There may be a biological component to perfectionism as evidenced by its link to eating disorders and obsessive-compulsive disorder (OCD).
In this article we would be looking at What Creates Perfectionism.
The information below focuses on those environmental factors that may contribute to or exacerbate perfectionism.
Carol Dweck and colleagues study the effect that praise and criticism have on performance and write about a “growth mindset” compared to a “fixed mindset.”
Young people with a growth mindset believe their intelligence can be developed with effort. When they do not produce desired results, they don’t see themselves as failures, but as learners.
People with a growth mindset want feedback because they understand they need others’ assessments to learn to do things better. Dweck writes, “The passion for stretching yourself and sticking to it, even (or especially) when it’s not going well, is the hallmark of the growth mindset.”
In contrast, people with a fixed mindset (including maladaptive perfectionists and others) believe people are either smart or not and failure proves you’re not. In fact, hard work suggests one doesn’t have natural intelligence. Their goal becomes to avoid failure at all costs since they need consistent feedback to affirm they’re smart. Dweck explains that people with a fixed mindset view situations from the prism of, “Will I succeed or fail?” “Will I look smart or dumb?” “Will I win or lose?” People with a growth mindset feel successful when they can do something they couldn’t do before, whereas those with fixed mindsets feel smart when they avoid errors.
Dweck’s research reveals that how a child is praised contributes heavily to whether she develops a growth versus fixed mindset. In brief, those praised for being smart are more likely to grow to fear being seen as anything else, and those noticed for effort develop a passion for growth.
Academic Pressures and a Competitive College Admissions Process
Parents and children alike see getting a college degree as important for long-term success and financial security. This often translates into external and internal pressure not simply to attain high grades and test scores, but also to build extensive resumes filled with impressive extra-curricular achievements. The competition is not limited to those applying to elite universities. Increases in the perceived importance of secondary education across society as well as the rising costs of tuition lead to anxiety among all students about competition for admission and scholarship dollars, especially in the context of difficult economic times.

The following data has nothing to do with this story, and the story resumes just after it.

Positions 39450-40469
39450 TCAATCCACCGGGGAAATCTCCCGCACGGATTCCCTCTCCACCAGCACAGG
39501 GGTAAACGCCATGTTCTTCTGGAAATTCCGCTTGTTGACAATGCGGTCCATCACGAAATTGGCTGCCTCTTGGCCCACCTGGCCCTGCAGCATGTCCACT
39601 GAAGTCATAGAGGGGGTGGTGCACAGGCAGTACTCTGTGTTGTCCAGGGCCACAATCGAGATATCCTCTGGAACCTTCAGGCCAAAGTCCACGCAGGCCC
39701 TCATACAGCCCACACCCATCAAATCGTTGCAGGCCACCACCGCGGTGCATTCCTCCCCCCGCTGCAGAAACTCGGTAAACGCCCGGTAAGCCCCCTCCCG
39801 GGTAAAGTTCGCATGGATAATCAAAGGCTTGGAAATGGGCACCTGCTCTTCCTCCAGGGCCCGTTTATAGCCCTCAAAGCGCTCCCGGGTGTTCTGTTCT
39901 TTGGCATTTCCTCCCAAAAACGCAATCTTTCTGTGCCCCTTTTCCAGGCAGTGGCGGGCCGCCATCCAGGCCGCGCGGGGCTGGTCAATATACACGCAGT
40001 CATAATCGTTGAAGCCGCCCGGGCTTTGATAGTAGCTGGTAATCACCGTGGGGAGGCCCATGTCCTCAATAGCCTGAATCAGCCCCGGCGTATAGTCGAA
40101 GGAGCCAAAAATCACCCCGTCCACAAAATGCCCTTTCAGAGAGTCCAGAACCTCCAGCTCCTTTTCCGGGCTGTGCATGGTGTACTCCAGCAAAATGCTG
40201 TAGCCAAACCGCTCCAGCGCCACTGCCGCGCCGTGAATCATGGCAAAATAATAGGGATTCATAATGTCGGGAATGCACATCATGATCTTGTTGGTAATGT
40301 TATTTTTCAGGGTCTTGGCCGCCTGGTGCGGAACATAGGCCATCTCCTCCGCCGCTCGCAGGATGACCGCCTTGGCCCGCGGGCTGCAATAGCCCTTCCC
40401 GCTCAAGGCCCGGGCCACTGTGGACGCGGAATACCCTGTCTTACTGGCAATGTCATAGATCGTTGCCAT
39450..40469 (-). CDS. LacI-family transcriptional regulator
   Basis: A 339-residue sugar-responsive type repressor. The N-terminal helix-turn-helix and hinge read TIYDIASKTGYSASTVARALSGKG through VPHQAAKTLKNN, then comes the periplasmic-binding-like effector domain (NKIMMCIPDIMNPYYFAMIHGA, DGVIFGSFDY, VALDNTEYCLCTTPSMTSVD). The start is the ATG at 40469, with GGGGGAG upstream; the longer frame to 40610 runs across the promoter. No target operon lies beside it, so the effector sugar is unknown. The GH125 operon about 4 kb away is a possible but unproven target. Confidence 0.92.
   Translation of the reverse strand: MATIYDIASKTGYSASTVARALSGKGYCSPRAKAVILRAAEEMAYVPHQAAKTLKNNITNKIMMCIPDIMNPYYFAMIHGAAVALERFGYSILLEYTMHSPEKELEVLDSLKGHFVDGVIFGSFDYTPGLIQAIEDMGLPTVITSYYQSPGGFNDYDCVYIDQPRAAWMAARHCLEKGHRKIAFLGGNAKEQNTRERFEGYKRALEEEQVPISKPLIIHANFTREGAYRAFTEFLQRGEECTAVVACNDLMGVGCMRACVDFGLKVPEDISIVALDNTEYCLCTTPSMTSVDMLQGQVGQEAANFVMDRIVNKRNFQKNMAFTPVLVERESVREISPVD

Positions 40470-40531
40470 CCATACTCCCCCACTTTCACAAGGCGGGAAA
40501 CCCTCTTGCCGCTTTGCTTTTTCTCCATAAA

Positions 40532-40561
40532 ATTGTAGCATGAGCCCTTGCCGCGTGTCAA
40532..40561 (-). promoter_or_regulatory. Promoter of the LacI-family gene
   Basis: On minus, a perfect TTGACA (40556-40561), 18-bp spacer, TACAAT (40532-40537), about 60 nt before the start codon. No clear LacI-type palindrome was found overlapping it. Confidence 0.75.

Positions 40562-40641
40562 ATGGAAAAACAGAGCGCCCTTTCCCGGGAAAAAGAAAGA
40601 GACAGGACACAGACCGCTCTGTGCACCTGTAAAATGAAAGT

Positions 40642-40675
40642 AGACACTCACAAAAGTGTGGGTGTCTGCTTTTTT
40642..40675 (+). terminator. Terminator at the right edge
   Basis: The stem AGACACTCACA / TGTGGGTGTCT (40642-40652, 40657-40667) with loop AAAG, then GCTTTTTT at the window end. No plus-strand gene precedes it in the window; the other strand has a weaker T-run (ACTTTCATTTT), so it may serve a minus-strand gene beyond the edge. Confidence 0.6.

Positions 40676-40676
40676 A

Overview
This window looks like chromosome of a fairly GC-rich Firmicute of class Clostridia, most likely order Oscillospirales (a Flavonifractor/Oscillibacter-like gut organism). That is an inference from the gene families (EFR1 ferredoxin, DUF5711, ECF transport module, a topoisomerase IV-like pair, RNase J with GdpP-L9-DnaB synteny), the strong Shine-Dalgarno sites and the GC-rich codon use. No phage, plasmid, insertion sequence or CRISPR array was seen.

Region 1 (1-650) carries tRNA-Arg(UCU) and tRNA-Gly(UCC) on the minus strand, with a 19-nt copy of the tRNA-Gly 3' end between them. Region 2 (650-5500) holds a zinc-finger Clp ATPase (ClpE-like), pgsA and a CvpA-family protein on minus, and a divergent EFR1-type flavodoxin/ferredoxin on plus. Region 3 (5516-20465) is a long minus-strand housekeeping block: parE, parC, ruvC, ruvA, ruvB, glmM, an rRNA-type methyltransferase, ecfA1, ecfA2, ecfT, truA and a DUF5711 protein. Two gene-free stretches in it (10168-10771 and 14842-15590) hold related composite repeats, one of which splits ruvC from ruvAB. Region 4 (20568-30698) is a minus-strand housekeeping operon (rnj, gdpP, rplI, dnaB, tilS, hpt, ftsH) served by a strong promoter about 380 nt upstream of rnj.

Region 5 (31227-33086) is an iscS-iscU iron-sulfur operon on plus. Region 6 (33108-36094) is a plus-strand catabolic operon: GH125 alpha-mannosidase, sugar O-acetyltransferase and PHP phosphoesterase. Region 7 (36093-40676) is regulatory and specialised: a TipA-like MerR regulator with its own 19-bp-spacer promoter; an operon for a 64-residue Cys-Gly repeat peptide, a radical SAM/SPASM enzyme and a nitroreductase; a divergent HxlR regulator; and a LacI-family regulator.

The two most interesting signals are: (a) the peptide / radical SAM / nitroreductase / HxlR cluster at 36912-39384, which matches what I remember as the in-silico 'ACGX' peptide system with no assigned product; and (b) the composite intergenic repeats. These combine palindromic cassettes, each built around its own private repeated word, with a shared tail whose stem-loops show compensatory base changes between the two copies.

Sensationalism of Success and Failure (i.e., Who Are Our Heroes?)
Our culture reveres success and ridicules failure. The heroes in our society tend to epitomize a perfect performance in their fields and are rewarded with the greatest external trappings of success. Whether the highest-scoring athlete, the top-grossing recording artist, or the most beautiful movie actress, our sports stars and entertainment figures receive enormous attention, especially when at the “top of their game.” When they have a transgression, the media quickly focuses on their problems. Youth receive the message that, to gain recognition, you must be at the top, and, once there, you had better not make a mistake.
Increase in a Permissive Style of Parenting
Permissive parents are very warm and supportive to their children but offer few boundaries or rules, often taking on a tone of “friendship” more than mentorship in their approach to parenting. The result is that teens’ behavioral control is achieved largely through their desire to please parents. Achieving perfection can ensure the child pleases his parents, especially if the definition of what counts as “acceptable” is not clear.
Fear of Disappointment
Many perfectionists have a strong desire to avoid disappointing their parents, especially when raised in a permissive parenting style as noted above. Others are driven by the fear of disappointing themselves. Children who see themselves as valuable only when achieving success may experience significant cognitive dissonance when trying to accept a failure or limitation in performance or abilities. As a result, they pursue perfectionism as a means to avoid disappointment at all costs.
Applying Professional Standards to Personal Parenting
Some parents highly prepared for the work world apply the same standards of efficiency, productivity, and performance to family life. When this happens, their children’s perceived successes or setbacks become markers of the parents’ own success. This may intensify stress on children either directly through parental pressure or through their own drive to please adults.
Desire to Spare Stressed Parents
Teens sometimes have an intense need to spare a parent whom they perceive as stressed. Children whose parents suffer from trauma, illness, or divorce may try to be perfect children. They may keep their own anxieties and struggles as tightly held secrets, always showing parents their best face. Parents who explicitly verbalize feelings of being overwhelmed to their children or who excessively rely on their children as confidants about adult problems could exacerbate this.
I hope you find this article helpful as well as interesting.